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Statement: Human Rights Treaty Body System

Statement delivered by H.E. Ambassador Thordur Oskarsson, 
Deputy Permanent Representative of Iceland, on behalf of
Belgium, Denmark, Finland, Iceland, Norway, Slovenia and Sweden
Meeting of the Chairs of Human Rights Treaty Bodies with UN Member States
27 June, 2024

Thank you, Mr. Chair, 

I have the pleasure of delivering this statement on behalf of Belgium, Slovenia, Denmark, Finland, Norway, Sweden, and my own country, Iceland. 

This group of seven countries has led a biannual resolution on the Human Rights treaty body system in the Third Committee of the General Assembly since 2016 and will be presenting it for the fifth time later this year.

Together we attach great importance to the strengthening of the human rights treaty body system. 

Mr. Chair,

We welcome this exchange and we much appreciate the work that has been done in the past years, by you as Chairs, the committees, and the Office of the High Commissioner for Human Rights. This has resulted in identifying several practical solutions and recommendations. Most of these recommendations have been backed by States, within the mandate of the General Assembly, in the guiding resolution of 68/268, which was adopted after a thorough intergovernmental process.

We, therefore, urge you to build upon this work, redouble your efforts and prioritize implementation of these recommendations, within your mandates as Chairs and committee members, and with OHCHR as the Secretariat providing you with administrative support. 

Mr. Chair,

The Third Committee resolution on the human rights treaty body system we will be facilitating later this year plays an important part in the implementation of General Assembly resolutions 68/268. 

One of the resolution’s strengths is that it has been passed by consensus, demonstrating the support of the entire UN Membership of the treaty body system and its strengthening. Importantly, the resolution encourages all stakeholders to continue their efforts for the full implementation of resolution 68/268. 

On the other hand, our biannual resolution has its limitations in scope, as a technical, consensual text, passed within the tight time frame of the Third Committee. Its main purpose has been to consolidate and reaffirm much of the good work carried out on treaty body strengthening.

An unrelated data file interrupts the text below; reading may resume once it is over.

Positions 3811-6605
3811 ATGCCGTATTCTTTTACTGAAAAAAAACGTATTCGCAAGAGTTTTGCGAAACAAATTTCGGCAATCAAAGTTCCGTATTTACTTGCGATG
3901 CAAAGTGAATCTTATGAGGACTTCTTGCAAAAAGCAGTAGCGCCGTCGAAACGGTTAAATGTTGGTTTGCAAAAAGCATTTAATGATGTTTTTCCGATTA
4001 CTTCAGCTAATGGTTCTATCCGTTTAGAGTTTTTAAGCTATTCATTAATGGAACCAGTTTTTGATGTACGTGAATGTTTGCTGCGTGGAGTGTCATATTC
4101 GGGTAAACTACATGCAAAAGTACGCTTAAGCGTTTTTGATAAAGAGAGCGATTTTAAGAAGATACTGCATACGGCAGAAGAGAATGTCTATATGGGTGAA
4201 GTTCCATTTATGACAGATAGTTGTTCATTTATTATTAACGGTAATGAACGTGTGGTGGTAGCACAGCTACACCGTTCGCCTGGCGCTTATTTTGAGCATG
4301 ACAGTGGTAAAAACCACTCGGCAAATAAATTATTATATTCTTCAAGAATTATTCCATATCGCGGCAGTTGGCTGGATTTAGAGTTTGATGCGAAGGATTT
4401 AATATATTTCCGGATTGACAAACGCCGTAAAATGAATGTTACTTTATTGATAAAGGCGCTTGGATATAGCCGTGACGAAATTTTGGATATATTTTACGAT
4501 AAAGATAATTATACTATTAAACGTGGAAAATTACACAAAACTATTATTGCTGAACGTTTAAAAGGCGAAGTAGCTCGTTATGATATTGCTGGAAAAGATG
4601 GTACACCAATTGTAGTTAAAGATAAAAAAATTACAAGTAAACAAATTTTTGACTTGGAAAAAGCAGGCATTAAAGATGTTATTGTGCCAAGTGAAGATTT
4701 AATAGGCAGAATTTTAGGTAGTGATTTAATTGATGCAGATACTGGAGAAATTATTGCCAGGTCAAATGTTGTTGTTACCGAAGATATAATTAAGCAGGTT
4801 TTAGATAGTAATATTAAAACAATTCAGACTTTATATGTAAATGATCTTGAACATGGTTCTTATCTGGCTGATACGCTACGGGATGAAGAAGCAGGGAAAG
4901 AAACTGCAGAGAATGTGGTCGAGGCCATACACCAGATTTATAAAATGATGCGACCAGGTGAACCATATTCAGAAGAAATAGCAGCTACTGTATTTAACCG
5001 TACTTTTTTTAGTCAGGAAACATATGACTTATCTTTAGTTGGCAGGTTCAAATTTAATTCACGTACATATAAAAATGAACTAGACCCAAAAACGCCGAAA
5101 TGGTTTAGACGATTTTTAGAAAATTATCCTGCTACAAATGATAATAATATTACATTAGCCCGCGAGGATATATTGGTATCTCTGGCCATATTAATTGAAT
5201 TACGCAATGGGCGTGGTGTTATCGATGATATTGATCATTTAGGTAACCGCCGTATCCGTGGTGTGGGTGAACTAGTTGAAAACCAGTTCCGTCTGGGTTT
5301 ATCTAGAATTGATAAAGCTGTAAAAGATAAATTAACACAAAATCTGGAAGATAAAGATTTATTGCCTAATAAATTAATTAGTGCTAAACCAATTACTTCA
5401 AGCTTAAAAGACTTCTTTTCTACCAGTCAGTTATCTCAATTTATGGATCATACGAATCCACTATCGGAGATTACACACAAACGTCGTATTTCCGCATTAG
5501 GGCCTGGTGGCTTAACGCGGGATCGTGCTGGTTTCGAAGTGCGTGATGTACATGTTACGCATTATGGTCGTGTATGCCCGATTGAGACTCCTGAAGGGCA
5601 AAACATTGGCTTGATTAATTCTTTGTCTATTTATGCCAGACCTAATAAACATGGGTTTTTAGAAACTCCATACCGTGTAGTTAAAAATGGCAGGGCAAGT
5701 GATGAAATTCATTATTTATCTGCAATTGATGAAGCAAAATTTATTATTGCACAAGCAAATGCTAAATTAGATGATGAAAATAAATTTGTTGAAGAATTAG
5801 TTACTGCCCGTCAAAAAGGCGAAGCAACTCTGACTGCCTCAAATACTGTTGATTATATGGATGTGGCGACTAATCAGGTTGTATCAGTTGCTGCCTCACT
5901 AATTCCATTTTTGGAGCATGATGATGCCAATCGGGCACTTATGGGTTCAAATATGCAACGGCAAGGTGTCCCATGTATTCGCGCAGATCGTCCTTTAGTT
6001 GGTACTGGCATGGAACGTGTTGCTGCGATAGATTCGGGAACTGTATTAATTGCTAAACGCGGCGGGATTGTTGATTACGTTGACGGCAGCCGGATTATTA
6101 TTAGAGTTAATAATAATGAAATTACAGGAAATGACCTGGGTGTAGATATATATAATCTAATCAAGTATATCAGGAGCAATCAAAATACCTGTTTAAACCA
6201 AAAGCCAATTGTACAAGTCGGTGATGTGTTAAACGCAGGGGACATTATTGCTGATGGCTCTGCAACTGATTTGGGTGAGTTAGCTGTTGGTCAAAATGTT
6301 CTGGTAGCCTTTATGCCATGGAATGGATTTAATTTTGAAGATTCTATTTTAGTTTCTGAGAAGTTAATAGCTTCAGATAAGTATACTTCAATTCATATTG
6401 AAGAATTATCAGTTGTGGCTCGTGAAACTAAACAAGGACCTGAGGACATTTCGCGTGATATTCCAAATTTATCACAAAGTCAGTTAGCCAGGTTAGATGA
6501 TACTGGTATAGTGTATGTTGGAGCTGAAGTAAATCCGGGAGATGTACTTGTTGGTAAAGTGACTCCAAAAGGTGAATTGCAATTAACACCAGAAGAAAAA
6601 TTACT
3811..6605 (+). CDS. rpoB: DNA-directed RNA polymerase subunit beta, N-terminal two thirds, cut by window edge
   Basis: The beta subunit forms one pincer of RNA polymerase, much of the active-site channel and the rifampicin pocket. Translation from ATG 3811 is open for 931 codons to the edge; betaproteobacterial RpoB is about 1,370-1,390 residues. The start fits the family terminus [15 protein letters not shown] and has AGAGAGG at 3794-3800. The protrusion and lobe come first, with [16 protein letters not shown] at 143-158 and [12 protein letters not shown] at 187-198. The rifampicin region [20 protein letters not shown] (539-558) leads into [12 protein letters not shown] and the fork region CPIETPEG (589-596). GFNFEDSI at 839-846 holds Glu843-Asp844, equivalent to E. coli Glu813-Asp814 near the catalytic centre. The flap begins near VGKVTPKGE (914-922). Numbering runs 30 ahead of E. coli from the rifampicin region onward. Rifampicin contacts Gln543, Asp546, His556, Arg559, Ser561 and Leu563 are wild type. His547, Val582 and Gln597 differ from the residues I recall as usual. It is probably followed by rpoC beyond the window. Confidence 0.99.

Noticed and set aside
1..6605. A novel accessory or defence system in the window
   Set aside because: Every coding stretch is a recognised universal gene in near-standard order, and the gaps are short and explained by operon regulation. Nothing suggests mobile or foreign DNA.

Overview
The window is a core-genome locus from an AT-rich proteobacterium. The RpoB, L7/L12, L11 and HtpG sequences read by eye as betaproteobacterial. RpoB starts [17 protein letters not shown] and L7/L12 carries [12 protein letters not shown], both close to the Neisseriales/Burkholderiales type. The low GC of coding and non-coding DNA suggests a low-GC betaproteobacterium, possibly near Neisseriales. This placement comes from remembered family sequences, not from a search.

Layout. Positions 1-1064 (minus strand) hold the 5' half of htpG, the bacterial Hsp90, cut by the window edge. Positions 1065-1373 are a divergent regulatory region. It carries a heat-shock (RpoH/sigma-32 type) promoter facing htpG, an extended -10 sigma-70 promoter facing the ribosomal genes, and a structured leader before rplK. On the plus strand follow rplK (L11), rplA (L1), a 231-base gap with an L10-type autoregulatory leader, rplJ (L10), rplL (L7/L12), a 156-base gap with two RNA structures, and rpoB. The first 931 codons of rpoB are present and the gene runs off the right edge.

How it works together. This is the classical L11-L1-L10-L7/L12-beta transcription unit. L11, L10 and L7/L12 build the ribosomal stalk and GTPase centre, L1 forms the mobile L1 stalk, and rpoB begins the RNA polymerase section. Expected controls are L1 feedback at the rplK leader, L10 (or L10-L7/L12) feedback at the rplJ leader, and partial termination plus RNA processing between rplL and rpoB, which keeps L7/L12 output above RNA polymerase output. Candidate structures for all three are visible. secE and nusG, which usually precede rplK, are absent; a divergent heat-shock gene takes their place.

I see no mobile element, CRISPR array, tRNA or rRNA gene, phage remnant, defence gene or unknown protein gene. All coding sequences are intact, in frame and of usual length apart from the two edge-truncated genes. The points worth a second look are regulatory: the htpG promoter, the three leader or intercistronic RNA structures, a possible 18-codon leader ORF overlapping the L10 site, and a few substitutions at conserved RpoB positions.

Mr. Chair,

The key issues to be addressed are well-known, including the implementation of predictable review cycles, better alignment of working methods, and an acceleration of the digital shift, including for individual communications. 

We want to highlight that the 2022 resolution notes the considerable potential of digitalization of the work of the treaty bodies and encourages further use of digital technologies in their work. It also encourages further use of virtual forms of meetings while stressing the importance of in-person meetings.

On the working methods, continued implementation needs to be carried out based on the years’ worth of various processes and reports, including your own. 

As chairs, you play a key role in ensuring that implementation happens in a timely manner. We urge you to be more ambitious in this work, within your respective mandates, which frankly, reaches further than that of the GA in this regard. 

Mr. Chair,

The effects of the COVID-19 pandemic in 2020-2021 worsened the challenges already faced by the treaty body system. The current liquidity crisis has further exacerbated an already critical situation.

Overcoming the backlog will take years for most of the committees. Increased use of simplified State party reporting procedures has helped some committees to begin to address their backlogs. 

We therefore encourage you – the chairs – once again, to work together and with your own respective committees in making it a priority to implement simplified reporting procedure, by all committees for all interested State parties. This encouragement is set forward already in resolution 68/268 in operative paragraphs 1 and 2 and we believe it will make the reporting process both more efficient and focused. We also urge you to coordinate and shorten the list of issues.

We also encourage you to work, in consultation with member states, on a more predictable and better aligned calendar for States’ reporting, which is coordinated with other treaty bodies and with the calendar of the UPR. This principle is also set forward already in resolution 68/268, paragraph 34, where it invites you to increase coordination and predictability in the reporting process to achieve a clear and regularized schedule for reporting by States parties. 

We look forward to the future digitalization of the treaty body system, which will strengthen the work of the Treaty Bodies and improve efficiency and transparency. Introducing a digital case management system and an online submission platform for individual communications, as recommended in the 2020 Treaty Body review process, should remain a key priority of any “digital shift”. We urge Member States to avail extra resources for this to materialize.

Mr. Chair,

Many of the measures that have been identified do not require more guidance or budget allocations from Member States. Under the current conditions, including the UN Secretariat’s liquidity crisis, this is an even more relevant point to stress. 

Much of the success depends on your stewardship – the chairs of the committees – in leading your respective committees towards improved working methods, predictability and alignment in a timely manner. 

In achieving this, you should be guided by your mandates, inspired by the extensive work already done and encouraged by our firm support of your work.

I thank you.


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